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Chapter 5: Removal of Cases from State to Federal Court Introduction: Concurrent Jurisdiction of the State and Federal Courts 1. If a plaintiff files a suit in federal court, the defendant may not remove it to state court. 2. If the plaintiff files in state court, the removal statute allows the defendant to choose a federal forum by removing the case to federal court Part 3: Personal Jurisdiction Chapter 6: The Evolution of Personal Jurisdiction I. An Introduction to Personal Jurisdiction II. Early History: Pennoyer v. Neff III. Social Change and doctrine Rigidity: Problems with the Pennoyer Doctrine IV. The Modern Era Begins: International Shoe Co. v. Washington Chapter 7: Specific In Personam Jurisdiction

5 I. Refining the Test for Specific Jurisdiction A. Defining Contacts B. The Relationship between Contacts and Reasonableness C. Elaborating on the Definition of Contact D. Contracts as Contacts II. Personal Jurisdiction in Federal Court III. Stream of Commerce Problems: IV. The Arises Out of Element V. Back to the Future: Does the Internet Pose a New Challenge for Personal Jurisdiction Doctrine V. Issue Analysys A. The Question B. Suggested Analysis Chapter 8: Other Constitutional Bases for Personal Jurisdiction I. General in Personam Jurisdiction A. Distinguishing specific and general jurisdiction B. Why Is General Jurisdiction Fair? C. The Meaning of Continuous and Systematic Contacts II. Domicile III. In Rem and Quasi in Rem Jurisdiction A. Distinguishing In Personam and In Rem/Quasi In Rem Jurisdiction B. Other Types of Attachment C. Taking Attachment to the Extreme D. Addressing International Shoes Unanswered Question: Shaffer IV. Transient Presence Jurisdiction Chapter 9: Long Arm Statutes I. Introduction II. Distinguishing Constitutional and Statutory Limitations on Personal Jurisdiction III. Interpreting Long Arm Statutes IV. Long Arm Provisions in Federal Courts Chapter 10. The Constitutional Requirement of Notice and Methods of Service of Process Chapter 16: Amending Pleadings Rule 15(a): 1. With leave 2. W/o leave before trial Rule 15 (b): during and after trial Rule 15 (c): After Statute of limitations has run 15(a):

5 1. Within 21 days of service of pleading 2. Within 21 days of responsive pleading <- if responsive pleading required 7(a). How to tell if the responsive pleading is required? -Look at Rule 7a 3. 12(b), 12(e), 12(f) It is better for you to ask for forgiveness than permission because you may or may not get it. You only get one chance for free amend. Beeck v. Aquaslide N Dive Corp: pg 551 Incident: July 1972 Complaint: Oct 1973 Answer: Dec 1973 They could have filed a 12b motion in between the complaint and the answer. SOLruns: July 1974 Jan 1975 Not our slide. Standard of Review: Abuse of discretion There can not be an issue of bad faith What youre amending can not be too much for the court to deal with. Ways around the SOL: 15c. Preparation prejudice Components of an answer: Denial of everything. Protect yourself for a Rule 11 motion. How to get a separate trial: Rule 42(b) & 48 To reject an amendment: Rule 12(b)(6) Preparation prejudice: SOL: A period between the incident to determine what When the SOL has passed: If you are dealing with the same party you can relate back the same evidence. If you are dealing with parties that did not exist in the original complaint then 15(b) & (c) Chapter 17: Joinder of Claims and Parties Joinder: Determines the scope of the litigation. First: Procedural rule to enforce joinder Second: Does it have subject matter jurisdiction Rule 18(A):Allows a plaintiff to assert any claims she has against a defendant, whether related or unrelated. DOES NOT FORCE JOINDER. Once you become a claimant then 18a will kick in and allow the assertion of all claims.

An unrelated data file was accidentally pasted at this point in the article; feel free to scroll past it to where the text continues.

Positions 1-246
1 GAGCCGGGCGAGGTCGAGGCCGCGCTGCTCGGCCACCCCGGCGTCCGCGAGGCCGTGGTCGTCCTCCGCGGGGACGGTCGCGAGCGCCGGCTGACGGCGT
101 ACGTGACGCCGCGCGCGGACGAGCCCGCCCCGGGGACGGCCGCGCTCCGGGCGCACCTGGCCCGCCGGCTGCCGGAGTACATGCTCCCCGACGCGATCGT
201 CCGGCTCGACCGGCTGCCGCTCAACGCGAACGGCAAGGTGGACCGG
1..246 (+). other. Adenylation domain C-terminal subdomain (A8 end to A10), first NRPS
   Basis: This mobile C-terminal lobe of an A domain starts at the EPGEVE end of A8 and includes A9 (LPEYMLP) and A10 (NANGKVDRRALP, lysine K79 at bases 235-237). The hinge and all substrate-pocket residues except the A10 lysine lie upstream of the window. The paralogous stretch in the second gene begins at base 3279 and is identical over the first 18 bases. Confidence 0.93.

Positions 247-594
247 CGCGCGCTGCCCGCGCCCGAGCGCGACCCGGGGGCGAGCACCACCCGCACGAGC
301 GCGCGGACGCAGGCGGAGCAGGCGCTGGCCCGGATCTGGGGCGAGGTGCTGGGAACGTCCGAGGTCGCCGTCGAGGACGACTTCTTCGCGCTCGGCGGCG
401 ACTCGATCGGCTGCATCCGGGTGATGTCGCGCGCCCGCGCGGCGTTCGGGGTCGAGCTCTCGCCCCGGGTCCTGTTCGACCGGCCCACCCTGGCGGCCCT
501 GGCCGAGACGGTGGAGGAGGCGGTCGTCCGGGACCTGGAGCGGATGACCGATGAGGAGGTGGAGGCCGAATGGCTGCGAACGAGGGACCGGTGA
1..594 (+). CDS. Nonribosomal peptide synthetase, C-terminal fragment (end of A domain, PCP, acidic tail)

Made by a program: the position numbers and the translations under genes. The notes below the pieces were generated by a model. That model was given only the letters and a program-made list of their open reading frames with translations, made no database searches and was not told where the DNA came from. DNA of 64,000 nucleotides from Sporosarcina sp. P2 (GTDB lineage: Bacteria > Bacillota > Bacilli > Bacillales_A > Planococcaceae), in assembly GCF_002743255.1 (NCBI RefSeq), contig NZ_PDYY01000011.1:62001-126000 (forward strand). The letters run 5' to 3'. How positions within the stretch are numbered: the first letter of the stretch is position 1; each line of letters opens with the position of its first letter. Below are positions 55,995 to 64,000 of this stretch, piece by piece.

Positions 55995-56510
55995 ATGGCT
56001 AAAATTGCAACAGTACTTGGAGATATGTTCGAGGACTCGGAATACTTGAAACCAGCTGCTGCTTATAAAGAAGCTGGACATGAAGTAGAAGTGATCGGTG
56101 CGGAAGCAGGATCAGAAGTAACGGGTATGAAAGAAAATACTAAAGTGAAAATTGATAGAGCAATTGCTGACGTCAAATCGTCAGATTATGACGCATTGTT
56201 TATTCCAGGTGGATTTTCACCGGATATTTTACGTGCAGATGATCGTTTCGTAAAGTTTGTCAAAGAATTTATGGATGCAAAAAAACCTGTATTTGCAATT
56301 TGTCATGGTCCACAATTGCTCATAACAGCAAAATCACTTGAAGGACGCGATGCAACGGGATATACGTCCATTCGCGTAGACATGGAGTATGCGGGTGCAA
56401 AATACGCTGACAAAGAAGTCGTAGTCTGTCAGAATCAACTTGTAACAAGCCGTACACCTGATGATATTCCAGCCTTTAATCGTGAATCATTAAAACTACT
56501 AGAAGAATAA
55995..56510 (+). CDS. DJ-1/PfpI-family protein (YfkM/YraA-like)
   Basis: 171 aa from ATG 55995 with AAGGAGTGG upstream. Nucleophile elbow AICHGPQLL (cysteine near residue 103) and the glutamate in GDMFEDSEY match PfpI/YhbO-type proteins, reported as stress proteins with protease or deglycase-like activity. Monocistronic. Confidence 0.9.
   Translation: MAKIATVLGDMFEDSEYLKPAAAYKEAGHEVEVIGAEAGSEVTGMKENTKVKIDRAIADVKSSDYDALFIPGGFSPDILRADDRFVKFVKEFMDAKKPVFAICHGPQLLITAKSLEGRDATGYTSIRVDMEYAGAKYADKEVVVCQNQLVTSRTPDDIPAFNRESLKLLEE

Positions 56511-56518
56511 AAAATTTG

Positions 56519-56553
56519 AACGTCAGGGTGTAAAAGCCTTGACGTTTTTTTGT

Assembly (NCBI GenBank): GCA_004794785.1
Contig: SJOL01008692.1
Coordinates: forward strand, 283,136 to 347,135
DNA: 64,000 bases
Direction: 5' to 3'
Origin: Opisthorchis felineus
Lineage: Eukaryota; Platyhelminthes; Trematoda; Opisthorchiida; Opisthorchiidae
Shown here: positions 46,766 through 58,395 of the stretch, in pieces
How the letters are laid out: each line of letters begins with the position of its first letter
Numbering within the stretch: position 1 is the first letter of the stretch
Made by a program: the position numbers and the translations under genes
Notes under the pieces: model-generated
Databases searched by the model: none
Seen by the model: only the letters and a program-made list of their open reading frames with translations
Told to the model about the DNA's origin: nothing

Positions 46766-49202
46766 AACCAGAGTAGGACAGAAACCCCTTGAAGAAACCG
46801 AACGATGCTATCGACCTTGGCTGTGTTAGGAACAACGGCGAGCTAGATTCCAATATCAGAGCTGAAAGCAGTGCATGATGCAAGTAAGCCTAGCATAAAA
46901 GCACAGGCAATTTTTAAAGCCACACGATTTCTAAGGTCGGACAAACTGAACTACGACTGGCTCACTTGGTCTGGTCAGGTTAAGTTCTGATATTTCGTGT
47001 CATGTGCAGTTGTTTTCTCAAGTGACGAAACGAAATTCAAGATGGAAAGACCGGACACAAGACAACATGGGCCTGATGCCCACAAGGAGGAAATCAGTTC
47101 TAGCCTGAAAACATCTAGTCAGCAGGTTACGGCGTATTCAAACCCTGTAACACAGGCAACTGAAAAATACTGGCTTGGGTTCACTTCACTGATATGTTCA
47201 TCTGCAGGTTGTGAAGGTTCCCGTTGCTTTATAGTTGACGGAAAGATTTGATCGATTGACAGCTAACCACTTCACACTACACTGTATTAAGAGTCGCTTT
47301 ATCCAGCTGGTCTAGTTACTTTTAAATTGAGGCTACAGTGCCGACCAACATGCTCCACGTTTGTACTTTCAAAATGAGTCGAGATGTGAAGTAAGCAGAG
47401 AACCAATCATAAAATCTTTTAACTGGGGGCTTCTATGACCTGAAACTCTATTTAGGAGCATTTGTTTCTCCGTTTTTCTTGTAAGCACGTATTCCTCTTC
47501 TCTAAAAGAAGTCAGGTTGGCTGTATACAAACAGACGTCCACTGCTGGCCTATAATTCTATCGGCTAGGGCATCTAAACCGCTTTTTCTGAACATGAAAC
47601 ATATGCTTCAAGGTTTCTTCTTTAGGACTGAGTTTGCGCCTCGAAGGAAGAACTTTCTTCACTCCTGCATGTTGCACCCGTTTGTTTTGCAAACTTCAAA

Res judicata- avoids multiple suits about the same facts and prevents litigants from harassing adversaries by suing again for events they already litigated in a prior action. May prevent you from using the second claim if you could have add it to the first claim. ***Joinder does not cure subject matter jurisdiction. If there is a claim that is not federal question or diversity then you go to supplemental. Joinder of the Parties to the Original Action: If you want to have a multi-party case: 1. Rule 20(a): places some limits on the plaintiffs choices. 2. Rule 20(a)(1): Allows plaintiffs to sue together if they assert claims that arise out of the same transaction, occurrence, or series of transactions or occurrences. 3. Rule 20(a)(2): defendants may be sued together if the same two criteria are met. 4. Compulsatory joinder- If adding those parties is not diversity then the case has to be dismissed. Why dont we require all of the parties at once? Hohlbein v. Heritage Mutual Insurance Co. Issue: Applying Rule 20(a)(1) standard for joining plaintiffs 1. Counterclaim- claim against the imposing party. 2. 13a- The compulsory counterclaim: arises from the same transaction or occurrence as the plaintiffs claim against the defendant. It must be asserted in the pending case or it will be waived. Unless youve done so before the plaintiff sues you. 3. 13b- Permissive counterclaim: Does not arise from the occurrence and transaction. Do not have to be asserted in the pending case. Supplemental Jurisdiction: United Mine Worker v. Gibbs: 1. 1367a is met anytime we have There is q1q1 qajurisdiction if there is a common nucleus of operative fact 2. 1367b- only applies to diversity cases to kill supplemental

5 cases asserted by PLAINTIFF: 1. Plaintiff joined under 18,19,20,or 24.